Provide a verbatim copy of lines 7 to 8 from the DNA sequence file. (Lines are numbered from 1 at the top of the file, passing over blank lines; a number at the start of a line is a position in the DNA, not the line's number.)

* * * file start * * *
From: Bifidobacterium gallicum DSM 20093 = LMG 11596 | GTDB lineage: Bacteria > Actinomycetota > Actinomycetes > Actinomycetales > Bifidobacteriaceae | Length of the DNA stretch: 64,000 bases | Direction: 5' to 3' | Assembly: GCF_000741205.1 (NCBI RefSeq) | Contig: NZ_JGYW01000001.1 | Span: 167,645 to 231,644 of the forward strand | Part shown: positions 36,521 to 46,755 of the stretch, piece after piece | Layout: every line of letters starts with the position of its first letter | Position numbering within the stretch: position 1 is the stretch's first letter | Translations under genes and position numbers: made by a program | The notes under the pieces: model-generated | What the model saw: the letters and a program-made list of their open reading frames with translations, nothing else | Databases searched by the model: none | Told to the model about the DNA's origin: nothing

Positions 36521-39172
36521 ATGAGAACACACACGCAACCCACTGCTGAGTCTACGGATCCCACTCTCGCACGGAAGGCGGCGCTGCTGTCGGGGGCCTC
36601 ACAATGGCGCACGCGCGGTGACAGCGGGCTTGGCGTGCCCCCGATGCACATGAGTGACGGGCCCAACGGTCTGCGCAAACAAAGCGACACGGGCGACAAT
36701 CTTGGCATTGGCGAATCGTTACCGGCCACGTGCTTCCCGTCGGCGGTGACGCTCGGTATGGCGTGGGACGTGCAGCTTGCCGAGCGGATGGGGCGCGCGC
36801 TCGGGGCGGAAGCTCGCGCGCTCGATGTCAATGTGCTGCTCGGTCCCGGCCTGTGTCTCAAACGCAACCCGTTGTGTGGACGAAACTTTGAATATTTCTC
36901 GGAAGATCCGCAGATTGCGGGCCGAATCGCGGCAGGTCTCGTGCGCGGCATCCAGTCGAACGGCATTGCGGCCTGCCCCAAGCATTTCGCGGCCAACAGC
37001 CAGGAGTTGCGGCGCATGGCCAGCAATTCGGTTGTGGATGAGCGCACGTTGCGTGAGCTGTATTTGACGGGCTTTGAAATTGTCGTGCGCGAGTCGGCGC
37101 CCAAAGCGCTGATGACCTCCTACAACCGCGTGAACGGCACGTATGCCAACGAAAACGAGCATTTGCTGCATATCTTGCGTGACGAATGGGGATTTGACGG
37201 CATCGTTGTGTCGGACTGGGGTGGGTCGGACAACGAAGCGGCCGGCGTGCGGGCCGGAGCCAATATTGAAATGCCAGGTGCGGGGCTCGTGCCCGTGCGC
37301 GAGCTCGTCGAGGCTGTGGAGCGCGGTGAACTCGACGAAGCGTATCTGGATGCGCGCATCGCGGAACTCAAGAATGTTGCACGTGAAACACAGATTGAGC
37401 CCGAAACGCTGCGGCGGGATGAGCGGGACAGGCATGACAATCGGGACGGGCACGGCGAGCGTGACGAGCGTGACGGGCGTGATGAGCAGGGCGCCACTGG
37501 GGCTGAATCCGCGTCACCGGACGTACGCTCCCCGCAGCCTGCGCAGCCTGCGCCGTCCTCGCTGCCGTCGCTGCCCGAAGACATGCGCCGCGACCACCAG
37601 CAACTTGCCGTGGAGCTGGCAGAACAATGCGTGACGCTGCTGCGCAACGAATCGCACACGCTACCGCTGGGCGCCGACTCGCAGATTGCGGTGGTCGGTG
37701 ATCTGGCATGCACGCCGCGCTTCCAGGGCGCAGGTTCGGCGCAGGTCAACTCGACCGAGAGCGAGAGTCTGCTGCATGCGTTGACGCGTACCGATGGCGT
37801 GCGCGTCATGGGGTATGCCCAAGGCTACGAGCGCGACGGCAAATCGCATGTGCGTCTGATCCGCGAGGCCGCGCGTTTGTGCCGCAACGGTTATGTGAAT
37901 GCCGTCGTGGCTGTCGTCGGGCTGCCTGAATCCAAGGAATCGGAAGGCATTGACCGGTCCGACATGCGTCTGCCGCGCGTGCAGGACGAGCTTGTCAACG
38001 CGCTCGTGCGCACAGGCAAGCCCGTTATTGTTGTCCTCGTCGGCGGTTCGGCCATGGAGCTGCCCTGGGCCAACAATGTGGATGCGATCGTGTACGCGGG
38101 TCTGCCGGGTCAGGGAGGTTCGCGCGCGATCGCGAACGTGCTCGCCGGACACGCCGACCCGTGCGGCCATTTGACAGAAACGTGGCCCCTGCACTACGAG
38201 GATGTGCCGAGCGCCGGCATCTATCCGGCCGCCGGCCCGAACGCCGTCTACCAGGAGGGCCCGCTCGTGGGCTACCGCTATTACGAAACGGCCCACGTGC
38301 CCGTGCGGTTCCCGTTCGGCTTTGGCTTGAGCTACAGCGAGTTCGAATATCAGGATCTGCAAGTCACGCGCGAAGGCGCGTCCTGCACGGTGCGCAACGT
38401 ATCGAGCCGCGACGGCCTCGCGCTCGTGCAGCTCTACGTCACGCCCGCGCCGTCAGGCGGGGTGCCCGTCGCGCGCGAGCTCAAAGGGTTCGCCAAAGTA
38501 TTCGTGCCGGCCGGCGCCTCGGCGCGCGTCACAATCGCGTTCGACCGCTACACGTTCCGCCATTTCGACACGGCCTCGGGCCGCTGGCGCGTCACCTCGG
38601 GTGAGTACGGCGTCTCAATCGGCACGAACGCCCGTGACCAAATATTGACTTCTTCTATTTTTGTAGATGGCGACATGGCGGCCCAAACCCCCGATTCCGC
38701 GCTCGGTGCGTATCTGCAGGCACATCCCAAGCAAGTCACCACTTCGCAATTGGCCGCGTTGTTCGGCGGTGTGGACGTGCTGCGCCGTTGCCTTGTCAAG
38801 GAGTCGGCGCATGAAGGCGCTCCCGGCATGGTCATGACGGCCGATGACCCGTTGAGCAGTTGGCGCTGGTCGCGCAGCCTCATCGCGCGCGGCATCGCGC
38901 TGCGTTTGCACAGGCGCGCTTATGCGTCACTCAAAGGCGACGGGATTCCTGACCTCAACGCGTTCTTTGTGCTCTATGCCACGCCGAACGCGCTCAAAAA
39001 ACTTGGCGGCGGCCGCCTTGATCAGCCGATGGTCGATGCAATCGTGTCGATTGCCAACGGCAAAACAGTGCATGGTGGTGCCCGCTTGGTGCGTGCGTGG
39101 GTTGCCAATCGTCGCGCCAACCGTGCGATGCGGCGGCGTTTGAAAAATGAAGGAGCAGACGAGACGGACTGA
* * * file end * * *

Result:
36901 GGAAGATCCGCAGATTGCGGGCCGAATCGCGGCAGGTCTCGTGCGCGGCATCCAGTCGAACGGCATTGCGGCCTGCCCCAAGCATTTCGCGGCCAACAGC
37001 CAGGAGTTGCGGCGCATGGCCAGCAATTCGGTTGTGGATGAGCGCACGTTGCGTGAGCTGTATTTGACGGGCTTTGAAATTGTCGTGCGCGAGTCGGCGC